Cotati (pronounced /koʊˈtɑːtiː/) is an incorporated city in Sonoma County, California, U.S.A., located about 45 mi (70 km) north of San Francisco in the 101 corridor between Rohnert Park and Petaluma.
Cotati's estimated 2006 population was 7,170, making it the smallest incorporated community in Sonoma County.
Like all of Sonoma County, Cotati is included in both the San Francisco Bay Area and the Redwood Empire. Located in the Sonoma Coast AVA, Cotati can also be considered part of the Wine Country. E & J Gallo Winery operates a 400-acre (160 ha) vineyard called Two Rock Vineyard in the hills west of town.
Cotati's hexagonal downtown plaza, one of only two hexagonal town layouts in the United States, is California Historical Landmark number 879. The other U.S. city with a hexagonal layout is Detroit, Michigan.
Cotati is located at(38.328247, -122.706713). According to the United States Census Bureau, the city has a total area of 1.89 sq mi (4.9 km2), 0.53% of which is water.
The city is about 17 mi (27 km) from the Pacific Ocean. It lies entirely in the drainage basin of the Laguna de Santa Rosa. The Petaluma River watershed begins just south of town. To the west is the Stemple Creek watershed. The sources of all three watercourses lie in the hilly area between Stony Point Road and U.S. 101, just west of town.
A gap in the coastal ridges near Petaluma often allows coastal fog to reach Cotati in the summer, giving it a marine climate that is noticeably cooler and less sunny than the "coastal" climates of nearby Santa Rosa and Sebastopol. Cotati averages fewer than 800 hours per growing season in the 70-90 °F (21-32 °C) range.
The soils of the Cotati area are characterized by Quaternary (recent) alluvial materials, explicitly those areas bordering Laguna de Santa Rosa and its tributary Washoe Creek. This material consists largely of stream and valley alluvium as well as artificial fill in certain areas.
Active earthquake faults near Cotati include the Rodgers Creek Fault (5 mi/8 km east) and the Tolay Fault (2 mi/3 km west).
To the west of Cotati are wetland habitat for Sebastopol meadowfoam, Pitkin Marsh lily, Showy Indian clover and several other endangered species.
As of the census of 2000, there were 6,471 people, 2,532 households, and 1,607 families residing in the city. The population density was 3,444/sq mi (1,329/km²). There were 2,585 housing units at an average density of 1,376/sq mi (531/km²). The racial makeup of the city was 83.56% White, 2.33% African American, 0.90% Native American, 3.60% Asian, 0.23% Pacific Islander, 4.40% from other races, and 4.98% from two or more races. Hispanic or Latino of any race were 12.52% of the population.
There were 2,532 households out of which 35.3% had children under the age of 18 living with them, 44.8% were married couples living together, 13.1% had a female householder with no husband present, and 36.5% were non-families. 23.9% of all households were made up of individuals and 5.4% had someone living alone who was 65 years of age or older. The average household size was 2.55 and the average family size was 3.05.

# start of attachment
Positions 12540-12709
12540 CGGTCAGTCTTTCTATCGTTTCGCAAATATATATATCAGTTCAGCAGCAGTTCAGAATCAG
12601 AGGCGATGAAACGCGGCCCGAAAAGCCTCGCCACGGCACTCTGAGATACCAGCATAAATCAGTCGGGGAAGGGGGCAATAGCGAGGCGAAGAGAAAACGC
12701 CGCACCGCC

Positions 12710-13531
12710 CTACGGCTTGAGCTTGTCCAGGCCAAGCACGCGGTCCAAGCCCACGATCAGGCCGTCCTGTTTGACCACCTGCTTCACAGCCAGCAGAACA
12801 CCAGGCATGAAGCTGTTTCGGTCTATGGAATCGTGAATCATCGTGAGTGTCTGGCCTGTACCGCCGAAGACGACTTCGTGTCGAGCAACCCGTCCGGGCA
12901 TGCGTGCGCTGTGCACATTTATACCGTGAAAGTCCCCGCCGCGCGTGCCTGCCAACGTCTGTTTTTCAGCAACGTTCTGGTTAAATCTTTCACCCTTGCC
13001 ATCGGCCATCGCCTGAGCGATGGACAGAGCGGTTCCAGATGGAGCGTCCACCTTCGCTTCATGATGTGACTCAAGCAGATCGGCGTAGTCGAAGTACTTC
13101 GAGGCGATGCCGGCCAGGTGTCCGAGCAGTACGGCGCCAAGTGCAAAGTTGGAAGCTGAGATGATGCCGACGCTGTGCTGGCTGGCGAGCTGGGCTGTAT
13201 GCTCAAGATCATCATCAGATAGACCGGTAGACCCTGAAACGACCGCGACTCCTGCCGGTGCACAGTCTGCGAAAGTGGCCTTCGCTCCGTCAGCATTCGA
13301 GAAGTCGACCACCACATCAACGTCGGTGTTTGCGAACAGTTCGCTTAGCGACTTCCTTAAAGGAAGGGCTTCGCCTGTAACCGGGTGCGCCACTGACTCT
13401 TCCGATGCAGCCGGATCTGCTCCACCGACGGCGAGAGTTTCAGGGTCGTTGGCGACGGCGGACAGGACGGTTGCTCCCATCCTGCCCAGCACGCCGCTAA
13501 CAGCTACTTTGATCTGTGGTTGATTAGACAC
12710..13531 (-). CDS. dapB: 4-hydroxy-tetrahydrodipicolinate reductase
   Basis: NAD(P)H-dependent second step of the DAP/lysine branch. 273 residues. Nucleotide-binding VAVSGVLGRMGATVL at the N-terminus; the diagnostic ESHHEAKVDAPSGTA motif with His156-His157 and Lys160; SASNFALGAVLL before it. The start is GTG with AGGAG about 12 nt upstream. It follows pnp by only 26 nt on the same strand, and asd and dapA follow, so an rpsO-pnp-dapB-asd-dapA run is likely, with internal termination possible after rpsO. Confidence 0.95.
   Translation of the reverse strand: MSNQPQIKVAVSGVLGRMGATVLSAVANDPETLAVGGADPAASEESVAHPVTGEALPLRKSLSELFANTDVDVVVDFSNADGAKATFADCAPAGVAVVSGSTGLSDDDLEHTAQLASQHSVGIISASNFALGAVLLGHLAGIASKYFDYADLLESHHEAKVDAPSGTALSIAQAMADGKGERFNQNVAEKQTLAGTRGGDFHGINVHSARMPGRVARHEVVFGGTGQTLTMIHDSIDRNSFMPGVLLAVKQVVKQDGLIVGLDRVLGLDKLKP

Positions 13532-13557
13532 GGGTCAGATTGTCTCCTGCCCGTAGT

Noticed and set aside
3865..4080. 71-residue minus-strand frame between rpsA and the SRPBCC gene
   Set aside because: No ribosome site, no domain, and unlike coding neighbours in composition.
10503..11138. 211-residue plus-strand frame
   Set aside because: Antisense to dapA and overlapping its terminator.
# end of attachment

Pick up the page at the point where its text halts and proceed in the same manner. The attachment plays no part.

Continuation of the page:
The population was distributed with 25.7% under the age of 18, 10.0% from 18 to 24, 35.6% from 25 to 44, 21.7% from 45 to 64, and 7.1% who were 65 years of age or older. The median age was 34 years. For every 100 females there were 95.0 males. For every 100 females age 18 and over, there were 90.3 males. The median income for a household was $52,808, and the median income for a family was $62,419. Males had a median income of $44,771 versus $35,779 for females. The per capita income for the city was $24,206. About 5.3% of families and 8.3% of the population were below the poverty line, including 5.5% of those under age 18 and 3.9% of those over age 64.
In the 2000 Census, 89% of the residents reported that English was their primary spoken language. 11% reported languages other than English, including Spanish (8%), Italian (1%), French (1%), Russian (1%), and Portuguese (less than 1%).
The Coast Miwok civilization thrived in the Cotati area since at least 2000 BC, with principal villages built near major streams. Documented villages in the area included Lumen-takala (northeast of present-day Cotati), Payinecha (west of present-day Cotati), and Kotati.
In 1827, an Irishman named John Thomas Reed ventured into Miwok territory and built a cabin near Crane Creek. After the natives burned it, he retreated south to Mill Valley.
In July 1844, the Mexican government granted Rancho Cotate (encompassing present-day towns of Cotati, Penngrove and Rohnert Park, and home to Coast Miwok people) to Captain Juan Castenada, a Mexican military commander from Texas, in payment for his service as a soldier under General Vallejo. The grant took its name from the Coast Miwok village of Kotati. However, a legend arose that Rancho Cotate was named after a Pomo chief named Cotati, and in 1973 the state perpetuated this legend on the historical marker it placed in the plaza.
Rancho Cotate consisted of 17,238.6 acres (6,976.2 ha). Captain Castenada moved to San Francisco and never developed Rancho Cotate. Because he failed to fulfill the legal requirements of the grant, he lost control of the rancho, which passed to Thomas Larkin and then to Joseph Ruckle. In 1849, Ruckle sold the land to Dr. Thomas Stokes Page, a former resident of Valparaíso, Chile, for $1600.